Yesterday I mentioned that “… the question you need to be asking yourself is which [conference scheduling format] results in CBS and ESPN writing the biggest checks. Because I guarantee you that’s the one the McGaritys and Stricklins will be asking”?
Greg McGarity goes there. Exactly.
“Many SEC fans have a decision whether to come to our game, or sit at home in front of their 60-inch HDTV,” McGarity said. “Would they be more likely to come to a conference game as opposed to a guaranteed (nonconference) game? I’d probably say yes.”
By the way, could somebody please tell Scott Stricklin to STFU?
Stricklin opposes nine SEC games because it could leave Mississippi State ineligible for a bowl. So he wonders about trying to change the NCAA rule requiring round-robin divisional play to stage a conference championship game. That could produce schedules with five of six divisional opponents, one cross-division permanent partner and two rotating opponents from the opposite division. The drawback, Stricklin noted, occurs if the two best teams in a division don’t play each other.
“You have to figure out what’s more important: Do you just worry about playing everybody in your division, or play everybody as often as possible?” Stricklin said. “I don’t know the answer.”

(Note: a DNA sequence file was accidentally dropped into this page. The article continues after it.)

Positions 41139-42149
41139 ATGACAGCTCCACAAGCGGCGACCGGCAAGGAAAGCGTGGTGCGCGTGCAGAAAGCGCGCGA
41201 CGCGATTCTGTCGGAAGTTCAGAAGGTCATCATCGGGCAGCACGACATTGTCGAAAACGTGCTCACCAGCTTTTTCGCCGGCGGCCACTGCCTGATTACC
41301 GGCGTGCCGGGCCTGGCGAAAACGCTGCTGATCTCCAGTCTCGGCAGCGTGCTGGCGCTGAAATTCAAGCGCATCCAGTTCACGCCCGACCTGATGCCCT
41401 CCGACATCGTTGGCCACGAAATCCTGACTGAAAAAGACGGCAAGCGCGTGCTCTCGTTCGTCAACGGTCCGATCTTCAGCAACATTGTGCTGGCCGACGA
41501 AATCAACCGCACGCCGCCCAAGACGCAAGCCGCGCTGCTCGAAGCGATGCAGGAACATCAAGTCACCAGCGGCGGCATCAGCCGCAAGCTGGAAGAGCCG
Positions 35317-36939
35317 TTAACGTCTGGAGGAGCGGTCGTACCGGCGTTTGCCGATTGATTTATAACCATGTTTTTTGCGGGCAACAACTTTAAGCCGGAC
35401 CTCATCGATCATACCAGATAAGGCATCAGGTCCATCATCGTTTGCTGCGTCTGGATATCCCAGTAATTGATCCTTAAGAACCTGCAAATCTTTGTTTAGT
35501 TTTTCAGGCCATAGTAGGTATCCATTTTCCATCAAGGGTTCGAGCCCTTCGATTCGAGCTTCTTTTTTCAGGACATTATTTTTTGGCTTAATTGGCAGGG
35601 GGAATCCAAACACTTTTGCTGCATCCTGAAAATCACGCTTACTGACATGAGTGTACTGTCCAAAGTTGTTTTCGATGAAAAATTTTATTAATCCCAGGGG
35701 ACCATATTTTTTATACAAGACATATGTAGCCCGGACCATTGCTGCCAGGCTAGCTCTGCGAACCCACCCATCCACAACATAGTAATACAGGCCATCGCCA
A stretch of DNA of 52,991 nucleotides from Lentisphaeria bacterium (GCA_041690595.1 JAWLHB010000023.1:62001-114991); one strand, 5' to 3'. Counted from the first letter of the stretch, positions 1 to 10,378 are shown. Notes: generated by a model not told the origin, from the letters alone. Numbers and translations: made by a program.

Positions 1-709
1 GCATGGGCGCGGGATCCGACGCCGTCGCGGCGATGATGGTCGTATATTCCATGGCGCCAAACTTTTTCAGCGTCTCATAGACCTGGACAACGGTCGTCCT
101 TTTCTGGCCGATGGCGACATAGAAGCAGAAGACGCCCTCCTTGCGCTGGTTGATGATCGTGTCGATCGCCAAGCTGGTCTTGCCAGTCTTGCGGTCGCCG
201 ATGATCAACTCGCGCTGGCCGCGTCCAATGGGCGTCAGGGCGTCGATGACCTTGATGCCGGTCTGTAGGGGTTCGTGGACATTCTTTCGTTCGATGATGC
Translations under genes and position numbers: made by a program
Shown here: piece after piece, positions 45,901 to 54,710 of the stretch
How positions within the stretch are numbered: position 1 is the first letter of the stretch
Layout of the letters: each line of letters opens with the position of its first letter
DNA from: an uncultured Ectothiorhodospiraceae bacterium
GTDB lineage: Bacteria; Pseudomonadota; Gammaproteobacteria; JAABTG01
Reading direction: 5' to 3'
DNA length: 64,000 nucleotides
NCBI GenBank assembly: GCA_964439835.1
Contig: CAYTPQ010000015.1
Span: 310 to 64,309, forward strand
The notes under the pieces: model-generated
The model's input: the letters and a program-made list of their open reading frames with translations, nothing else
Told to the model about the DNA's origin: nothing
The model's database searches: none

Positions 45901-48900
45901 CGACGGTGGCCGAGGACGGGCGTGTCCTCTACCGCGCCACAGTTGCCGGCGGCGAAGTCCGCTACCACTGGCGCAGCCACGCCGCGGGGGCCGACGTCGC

Another idea Stricklin has for all sports with unbalanced schedules: Play some teams based on the previous year’s standings. For instance, football division champions would always play the next year, as would the second-place teams, and so on.
Read the rest of the article. There’s almost no common ground between the ADs; they’ve all got their own agendas they’re pursuing. And there are financial and practical considerations on the horizon that little thought has been given to, I suspect, like this:
Nonconference scheduling is an X factor. The SEC soon could have more trouble scheduling high-profile teams out of conference once the ACC switches to nine league games and an annual series between the Pac-12 and Big Ten starts in 2017.
Mike Slive has his work cut out for him.